Take the 2-minute tour ×
Stack Overflow is a question and answer site for professional and enthusiast programmers. It's 100% free, no registration required.

I've read XML or CSV before, but I've never seen anything like EDI.

How do I read this file and get the data that I need? I see things like ~, REF, N1, N2, N4 but have no idea what any of this stuff means.

I've seen somethings about x12 but don't know if thats what I have or not, how can I tell?

-- update

Thanks guys for the quick responses. Does anyone know of a parser that I can use in .Net? In the long run, I'm going to be converting this EDI file to a CSV file...

share|improve this question

6 Answers 6

up vote 7 down vote accepted

EDI messages are defined by the X12 standard.

If you look for X12 parsers, you can find helpful information.

For example, http://code.activestate.com/recipes/299485/

share|improve this answer
2  
+1. Definitely do NOT write your own X12 parser. Not that it's too difficult, just that it would be insane to recreate work that's been done and tested so many times before. –  Joel Coehoorn Mar 9 '09 at 14:50
1  
Not all EDI messages are X12 standard. –  Gregory A Beamer Mar 9 '09 at 14:54
    
@Gregory A Beamer. What do you suggest the alternatives are? –  S.Lott Mar 9 '09 at 16:10
    
@S.Lott : As X12 is the standard in north America, Edifact is the standard in Europe and XML is the standard in Latin America. –  ArcDare Jun 18 '12 at 21:47

Those are ANSI X12 Files the standard is managed here http://www.wpc-edi.com/

Brief tutorial on structure

Hierarchy = Loops-> Segments -> Elements -> Sub Elements.

Loops are bounded either by control segments or logically based on the standard. Segments are separated by the segment terminator, by default ~ Elements are separated by the element separator, by default * Sub Elements are separated by sub element separator, by default :

share|improve this answer

EDI is a delimited file format. You have to know both the line delimiter and the column delimiter (for lack of a better answer). You might, for example, see an EDI file with the following format (from http://www.slik.co.nz/HTML_help/edi_file_format.htm):

  HDR|6||||
  DTL|1|ABC|xyz|123|1
  DTL|13|ABC|animal|334|1
  DTL|11|ABC|sfdk|432|2
  DTL|12|ABC|wewdc|3|1
  DTL|14|ABC|qwdx|416|4

The first line is the header and tells you there are six records. The other lines are detail lines.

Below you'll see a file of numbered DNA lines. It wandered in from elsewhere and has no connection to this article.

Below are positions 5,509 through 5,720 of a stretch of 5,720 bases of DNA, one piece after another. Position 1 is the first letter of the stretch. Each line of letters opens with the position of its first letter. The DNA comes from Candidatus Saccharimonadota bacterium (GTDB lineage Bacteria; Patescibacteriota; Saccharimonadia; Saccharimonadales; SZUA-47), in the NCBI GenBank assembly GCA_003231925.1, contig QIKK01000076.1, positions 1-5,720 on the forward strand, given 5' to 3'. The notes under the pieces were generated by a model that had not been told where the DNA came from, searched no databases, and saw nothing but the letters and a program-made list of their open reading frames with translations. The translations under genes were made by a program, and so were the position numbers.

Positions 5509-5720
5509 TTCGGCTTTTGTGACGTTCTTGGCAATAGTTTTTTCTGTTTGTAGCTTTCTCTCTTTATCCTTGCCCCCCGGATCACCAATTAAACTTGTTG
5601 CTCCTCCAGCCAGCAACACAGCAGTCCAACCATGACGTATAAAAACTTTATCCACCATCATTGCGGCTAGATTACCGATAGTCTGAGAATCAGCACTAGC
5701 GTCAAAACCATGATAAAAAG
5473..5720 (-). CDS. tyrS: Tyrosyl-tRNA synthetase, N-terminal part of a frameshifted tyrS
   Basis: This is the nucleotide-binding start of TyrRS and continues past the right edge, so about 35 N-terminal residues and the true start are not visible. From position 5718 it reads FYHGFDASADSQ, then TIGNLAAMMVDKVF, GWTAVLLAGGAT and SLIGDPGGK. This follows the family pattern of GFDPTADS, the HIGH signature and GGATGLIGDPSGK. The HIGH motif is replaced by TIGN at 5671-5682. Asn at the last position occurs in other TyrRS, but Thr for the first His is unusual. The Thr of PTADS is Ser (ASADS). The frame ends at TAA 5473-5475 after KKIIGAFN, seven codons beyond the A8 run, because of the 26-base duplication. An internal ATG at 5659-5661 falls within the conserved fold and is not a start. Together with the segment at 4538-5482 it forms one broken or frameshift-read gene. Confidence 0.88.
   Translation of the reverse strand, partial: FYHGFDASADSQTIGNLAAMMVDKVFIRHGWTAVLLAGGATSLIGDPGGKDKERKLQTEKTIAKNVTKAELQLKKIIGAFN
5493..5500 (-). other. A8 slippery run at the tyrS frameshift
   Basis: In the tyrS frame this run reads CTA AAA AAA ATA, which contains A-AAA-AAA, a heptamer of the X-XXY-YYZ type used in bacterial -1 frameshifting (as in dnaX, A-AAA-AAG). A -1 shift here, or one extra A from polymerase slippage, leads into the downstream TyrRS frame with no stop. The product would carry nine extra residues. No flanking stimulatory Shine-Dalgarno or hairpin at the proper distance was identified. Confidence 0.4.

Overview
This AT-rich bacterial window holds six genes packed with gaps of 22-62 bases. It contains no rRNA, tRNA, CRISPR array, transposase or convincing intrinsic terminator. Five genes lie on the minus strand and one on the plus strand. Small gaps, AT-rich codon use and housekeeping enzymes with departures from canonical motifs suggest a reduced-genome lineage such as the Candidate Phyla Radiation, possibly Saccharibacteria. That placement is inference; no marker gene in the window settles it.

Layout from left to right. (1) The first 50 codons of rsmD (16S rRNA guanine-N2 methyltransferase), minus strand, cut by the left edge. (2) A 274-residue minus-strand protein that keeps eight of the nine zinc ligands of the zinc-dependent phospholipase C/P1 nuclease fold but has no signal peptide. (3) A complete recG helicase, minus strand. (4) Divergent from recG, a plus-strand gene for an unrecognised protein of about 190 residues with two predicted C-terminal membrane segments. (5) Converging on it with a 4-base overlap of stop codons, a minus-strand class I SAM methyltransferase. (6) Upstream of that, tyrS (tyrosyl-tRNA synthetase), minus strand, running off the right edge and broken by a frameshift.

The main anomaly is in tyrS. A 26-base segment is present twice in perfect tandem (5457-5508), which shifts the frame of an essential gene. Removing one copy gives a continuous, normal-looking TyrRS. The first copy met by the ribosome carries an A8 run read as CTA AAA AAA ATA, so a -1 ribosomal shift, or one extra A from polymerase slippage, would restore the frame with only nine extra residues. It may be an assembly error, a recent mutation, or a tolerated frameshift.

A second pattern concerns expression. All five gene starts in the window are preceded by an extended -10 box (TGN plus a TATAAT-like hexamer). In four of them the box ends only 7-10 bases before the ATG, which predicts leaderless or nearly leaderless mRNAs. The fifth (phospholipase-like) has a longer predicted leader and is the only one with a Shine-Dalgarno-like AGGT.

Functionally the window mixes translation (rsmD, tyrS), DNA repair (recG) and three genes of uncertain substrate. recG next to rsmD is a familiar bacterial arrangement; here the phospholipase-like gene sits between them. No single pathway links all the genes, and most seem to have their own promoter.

X12 is one standard used by EDI. You will see X12 used commonly in healthcare. If you have X12, you can examine the X12 standard to figure out how to parse.

share|improve this answer

EDI stands for Electronic Data Interchange...

It's not a specific format per-se. Generally speaking it's a flat text file of data that usually has an associated published specification. For example: "Position 23-34 is the original price as a monetary value"

You really won't be able to do anything useful with an EDI file if you don't have the defined specification that goes along with it.

Once you get the specification, I believe how to read the file will be quite clear.

Generally the process is: 1. Read/Parse the EDI file. 2. Perform any processing/transformation on that data that you need to. 3. Persist it into your local system format (tables, other flat files, whatever).

Sorry there's not much more we could tell you unfortunately.

share|improve this answer

EDI stands for “Electronic Data Interchange.” The practice involves using computer technology to exchange information – or data – electronically between two organizations, called “Trading Partners.” Technically, EDI is a set of standards that define common formats for the information so it can be exchanged in this way.

Read more: http://www.1edisource.com/learn-about-edi/what-is-edi#ixzz2g5E4p2ET

share|improve this answer

EDI is just a flat file that contain some type of hierarchy. Usually companies buy EDI translator software to parse those files and extract data and then integrate with other systems. You can also use some type of service and they will do that for you. You can try to use Amosoft EDI Serices (www.amosoft.com) and they can help you with that.

share|improve this answer

protected by Community Jul 10 at 14:40

Thank you for your interest in this question. Because it has attracted low-quality answers, posting an answer now requires 10 reputation on this site.

Would you like to answer one of these unanswered questions instead?

Not the answer you're looking for? Browse other questions tagged or ask your own question.